HIST: GREAT LAKES
Theresa Yates asked:
<< Can anyone give me some information on Great Lakes? I just saw a picture
of this on the Hips website and it may very well be the old unlabeled blue
that I have. The form and coloring look just about right but one can't
tell height, branching ,or vigor size of rhizome, etc. form a photo. >>
Theresa, I will give you some more descriptive information I have here if you
will please promise not to decide for sure until you have an opportunity to
compare your flower to one known to be GREAT LAKES. That is the one and only
way you can be certain, and close doesn't count with unknown irises.
There are so many unknown, unnamed, or misnamed historics in circulation that
it is really irresponsible for anyone to contribute to the growing confusion,
and it would be especially so for me, as a member of the HIPS Board, to do so
by abetting anyone jumping to conclusions about really good looking mid to
light blue TBs of that period, of which there are quite a few. So, if you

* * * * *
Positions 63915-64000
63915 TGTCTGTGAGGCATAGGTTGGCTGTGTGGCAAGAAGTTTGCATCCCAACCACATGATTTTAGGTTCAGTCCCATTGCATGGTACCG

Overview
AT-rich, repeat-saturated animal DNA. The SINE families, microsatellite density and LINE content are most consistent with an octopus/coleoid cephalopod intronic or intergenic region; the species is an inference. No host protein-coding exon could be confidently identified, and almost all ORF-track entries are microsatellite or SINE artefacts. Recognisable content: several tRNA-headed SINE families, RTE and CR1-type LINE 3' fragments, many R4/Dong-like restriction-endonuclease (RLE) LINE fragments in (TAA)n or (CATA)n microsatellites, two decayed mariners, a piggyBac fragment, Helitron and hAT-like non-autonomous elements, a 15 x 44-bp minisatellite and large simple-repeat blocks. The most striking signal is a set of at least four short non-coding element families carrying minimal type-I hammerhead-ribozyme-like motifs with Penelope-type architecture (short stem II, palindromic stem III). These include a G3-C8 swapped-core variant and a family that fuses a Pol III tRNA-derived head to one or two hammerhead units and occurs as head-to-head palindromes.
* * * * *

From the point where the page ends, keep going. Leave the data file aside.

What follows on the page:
will call yours PROBABLY GREAT LAKES until you are surely sure.... here we go.
>From the 1939 AIS Checklist: GREAT LAKES (Cousins' 38). TB-M-B1L. Which means
it is a Tall Bearded light blue self which blooms midseason. There is a
notation that says it has a fragrance similar to magnolias.
>From my late aunt's notebook, which I inherited, probably copied from some
catalog: "Clear sky-blue. Crisp, flaring flowers. Rugged and Hardy. 35 inches
>From a Wayside Gardens catalog from 1949 which I own: "Winner of the Dykes
Medal in 1942, this is about the finest light pure blue. Of splendid mein with
a pronounced flare, stiff, crispy petal texture, it is strikingly fine. Fine
stems of good height, well branched, Rugged and hardy, we highly recommend
Did you dig that bit about the crispy petals, Theresa? Here's the last scrap
1951 Iris Catalog from Tell's Iris Gardens--A fine HIPS Reprint edition:
" GREAT LAKES (Cousins '38) M. (DOMINION sdlg X CONQUISTADOR sdlg) Quality
blue that has been widely used as a parent and with great success."
And Anner adds: It is a Canadian iris and is not rare and is really good-
looking a grows like a weed and to be sure you should order yourself one in
from one of the fine historic iris vendors who sell it. Bloom it, and if it
doesn't match, well, you've got your own good blue, and you have GREAT LAKES!
We hope this helps some!
Keep them bloomin'.
Commercial Source Chairman
Historic Iris Preservation Society, AIS